Five Best Practices for EHR Training
Editor's note: This blog was written by Amanda Guerrero, who originally contributed this piece to Software Advice. Amanda is a writer and blogger specializing in EHR, patient portal technology and Meaningful Use. From her years working as a file clerk at a doctor's office to her time as an implementation manager at an EHR company, Amanda has witnessed the evolution of the healthcare industry's charting system firsthand.
Let's face it: electronic health record (EHR) implementation is a challenge. But it doesn't have to be something your practice dreads. With effective training, your staff can avoid the setbacks many practices encounter. Here are five best practices for training your staff to ensure a smooth EHR implementation.
1. Identify Computer Proficiency Levels and Provide Training.
Determine whether any of your employees need basic computer training in order to be comfortable operating in an electronic environment. You can do this by using assessment online resources - some are free, others are paid, and others even let you create your own test.
If you identify employees in need of training, you'll need to get them up to speed. You could pay for classes at a community college or pay an instructor to visit your office. Alternatively, if budget is an issue, you could take advantage of a free online resource.
2. Select "Super Users" to Help Train Staff.
Identify one or two tech-savvy individuals in your practice who will learn the EHR backwards and forwards to serve as go-to people for EHR questions. These individuals should be highly computer literate, excited about learning new concepts, and willing to help teach others.
Look for someone who's been with your practice at least a year, and who isn't already over-burdened at work - this person will likely be answering a lot of questions for the first few months. Consider offering an incentive (such as extra vacation time or a small bonus) to encourage skilled employees to step forward for this added responsibility.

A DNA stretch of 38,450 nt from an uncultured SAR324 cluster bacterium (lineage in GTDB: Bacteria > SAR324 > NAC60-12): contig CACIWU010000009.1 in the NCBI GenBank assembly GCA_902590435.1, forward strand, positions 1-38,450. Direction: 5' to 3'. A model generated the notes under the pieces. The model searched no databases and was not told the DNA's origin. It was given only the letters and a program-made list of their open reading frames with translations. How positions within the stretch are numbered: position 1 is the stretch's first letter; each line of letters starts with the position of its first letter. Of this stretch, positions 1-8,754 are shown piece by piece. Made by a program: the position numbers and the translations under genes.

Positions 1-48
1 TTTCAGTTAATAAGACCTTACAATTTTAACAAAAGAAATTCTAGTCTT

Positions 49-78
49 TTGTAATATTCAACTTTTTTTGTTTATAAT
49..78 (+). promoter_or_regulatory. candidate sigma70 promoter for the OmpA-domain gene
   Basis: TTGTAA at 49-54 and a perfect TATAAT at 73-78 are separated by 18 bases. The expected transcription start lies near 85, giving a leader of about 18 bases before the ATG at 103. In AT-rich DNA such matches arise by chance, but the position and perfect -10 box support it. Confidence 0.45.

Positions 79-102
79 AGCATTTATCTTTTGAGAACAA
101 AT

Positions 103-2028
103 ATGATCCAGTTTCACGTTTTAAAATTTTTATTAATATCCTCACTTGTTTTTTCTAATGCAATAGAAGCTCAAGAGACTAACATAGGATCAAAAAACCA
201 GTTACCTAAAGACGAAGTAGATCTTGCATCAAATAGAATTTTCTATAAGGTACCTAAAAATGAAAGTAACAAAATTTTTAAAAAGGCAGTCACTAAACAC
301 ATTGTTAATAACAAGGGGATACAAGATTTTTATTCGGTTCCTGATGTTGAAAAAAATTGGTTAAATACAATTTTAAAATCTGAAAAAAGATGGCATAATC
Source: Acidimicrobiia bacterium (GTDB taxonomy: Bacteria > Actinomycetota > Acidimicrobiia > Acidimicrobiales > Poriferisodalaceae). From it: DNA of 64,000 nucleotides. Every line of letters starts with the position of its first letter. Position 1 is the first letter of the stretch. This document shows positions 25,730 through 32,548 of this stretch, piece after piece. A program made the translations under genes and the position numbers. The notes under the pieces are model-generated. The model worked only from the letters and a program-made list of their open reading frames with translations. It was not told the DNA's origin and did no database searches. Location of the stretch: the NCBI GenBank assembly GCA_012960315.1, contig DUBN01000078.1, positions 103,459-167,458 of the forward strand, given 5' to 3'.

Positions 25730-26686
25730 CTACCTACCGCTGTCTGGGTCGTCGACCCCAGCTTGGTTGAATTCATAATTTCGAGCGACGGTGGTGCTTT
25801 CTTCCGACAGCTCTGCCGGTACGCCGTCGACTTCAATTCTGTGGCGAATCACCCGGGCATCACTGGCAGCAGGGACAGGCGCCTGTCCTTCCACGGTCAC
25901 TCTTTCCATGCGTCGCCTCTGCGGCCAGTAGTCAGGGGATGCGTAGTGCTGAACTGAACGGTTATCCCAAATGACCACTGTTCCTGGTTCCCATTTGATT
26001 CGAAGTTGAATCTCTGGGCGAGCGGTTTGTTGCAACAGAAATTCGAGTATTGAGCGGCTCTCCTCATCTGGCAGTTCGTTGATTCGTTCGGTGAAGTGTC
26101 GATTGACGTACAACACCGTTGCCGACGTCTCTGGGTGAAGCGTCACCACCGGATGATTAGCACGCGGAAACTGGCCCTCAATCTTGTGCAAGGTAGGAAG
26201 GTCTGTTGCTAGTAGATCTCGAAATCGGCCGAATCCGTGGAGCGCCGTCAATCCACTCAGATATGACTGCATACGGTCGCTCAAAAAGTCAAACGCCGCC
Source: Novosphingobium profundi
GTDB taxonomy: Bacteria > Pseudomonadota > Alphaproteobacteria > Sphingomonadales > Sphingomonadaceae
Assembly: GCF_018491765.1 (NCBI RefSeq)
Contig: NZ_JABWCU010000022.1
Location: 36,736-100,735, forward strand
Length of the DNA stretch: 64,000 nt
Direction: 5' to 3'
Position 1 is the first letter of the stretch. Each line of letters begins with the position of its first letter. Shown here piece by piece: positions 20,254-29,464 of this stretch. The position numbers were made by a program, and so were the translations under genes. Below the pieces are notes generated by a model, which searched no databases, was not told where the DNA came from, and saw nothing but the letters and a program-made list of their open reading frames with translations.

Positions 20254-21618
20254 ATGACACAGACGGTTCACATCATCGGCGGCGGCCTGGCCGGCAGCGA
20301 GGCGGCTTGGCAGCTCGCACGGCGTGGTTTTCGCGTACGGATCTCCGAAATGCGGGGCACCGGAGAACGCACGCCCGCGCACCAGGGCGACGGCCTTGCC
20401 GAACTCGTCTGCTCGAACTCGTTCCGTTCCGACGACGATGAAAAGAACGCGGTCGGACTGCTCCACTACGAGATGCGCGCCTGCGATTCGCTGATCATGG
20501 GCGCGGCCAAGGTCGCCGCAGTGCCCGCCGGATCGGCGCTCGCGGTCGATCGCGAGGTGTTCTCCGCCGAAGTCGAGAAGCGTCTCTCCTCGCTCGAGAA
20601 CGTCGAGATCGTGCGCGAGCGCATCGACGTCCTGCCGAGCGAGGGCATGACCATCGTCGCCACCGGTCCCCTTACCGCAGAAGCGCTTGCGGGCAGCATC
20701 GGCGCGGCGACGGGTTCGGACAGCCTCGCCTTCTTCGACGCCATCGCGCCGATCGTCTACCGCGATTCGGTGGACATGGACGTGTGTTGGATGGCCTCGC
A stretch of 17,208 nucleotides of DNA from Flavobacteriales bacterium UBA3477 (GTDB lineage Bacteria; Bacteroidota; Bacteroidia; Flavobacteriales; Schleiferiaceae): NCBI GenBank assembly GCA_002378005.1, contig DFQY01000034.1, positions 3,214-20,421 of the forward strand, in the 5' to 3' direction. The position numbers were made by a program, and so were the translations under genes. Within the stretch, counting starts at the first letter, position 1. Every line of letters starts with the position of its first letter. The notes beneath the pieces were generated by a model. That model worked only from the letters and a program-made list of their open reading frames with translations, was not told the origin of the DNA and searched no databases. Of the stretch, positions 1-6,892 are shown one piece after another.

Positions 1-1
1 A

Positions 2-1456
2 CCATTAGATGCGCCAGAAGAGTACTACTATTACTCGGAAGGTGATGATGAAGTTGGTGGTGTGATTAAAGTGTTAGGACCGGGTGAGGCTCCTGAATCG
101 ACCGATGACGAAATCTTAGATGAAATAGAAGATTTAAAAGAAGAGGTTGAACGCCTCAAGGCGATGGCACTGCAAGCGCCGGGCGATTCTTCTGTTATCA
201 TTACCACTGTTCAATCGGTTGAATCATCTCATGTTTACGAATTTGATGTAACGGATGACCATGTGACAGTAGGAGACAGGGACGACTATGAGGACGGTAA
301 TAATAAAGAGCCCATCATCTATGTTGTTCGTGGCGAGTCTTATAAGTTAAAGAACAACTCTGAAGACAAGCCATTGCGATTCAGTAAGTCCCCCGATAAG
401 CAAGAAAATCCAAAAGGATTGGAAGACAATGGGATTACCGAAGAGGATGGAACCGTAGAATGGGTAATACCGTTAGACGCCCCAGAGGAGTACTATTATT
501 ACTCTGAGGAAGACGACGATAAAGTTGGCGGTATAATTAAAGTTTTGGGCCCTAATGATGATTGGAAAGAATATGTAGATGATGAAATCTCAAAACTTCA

3. Tailor Training to Each Employee's Role.
Don't make the mistake of thinking every employee needs to learn every function of the EHR. For example, billing employees will need to learn how to submit electronic claims, but not how to view test results or enter a diagnosis.
Avoid confusion among your employees - and save their time - by training them only on areas they'll need to use regularly. This will help get your staff up to speed more quickly.
4. Regularly Gather Feedback After Implementation.
The process isn't over as soon as your EHR is live. Once you begin using the system, you'll likely encounter some snags - some function that isn't clear to you, or a workflow process that isn't efficient. Identifying these issues quickly is important to avoid mistakes.
Conduct regular feedback sessions, and include individuals from across your practice so that every type of user is represented (nurses, physicians, billing, administrative, etc.). When issues are raised, prioritize them by determining how they impact patient care. For example, knowing how to properly enter vitals will be a more immediate priority than redesigning an inefficient workflow process.
Don't try to fix everything at once. Attack issues one at a time, starting with the most urgent.
5. Make Use of Your Vendor's Online Resources.
EHR vendors usually provide learning and training materials online. Take advantage of those resources if questions arise that your "super users" can't answer. You'll also likely find discussion forums, which are often tied to vendors' websites, where you can engage with other EHR users about how they're using the software.
EHR implementation takes time, but employing the best practices provided here will help your practice get operational more quickly while avoiding common headaches. That way you can focus on what matters most: providing quality care to your patients.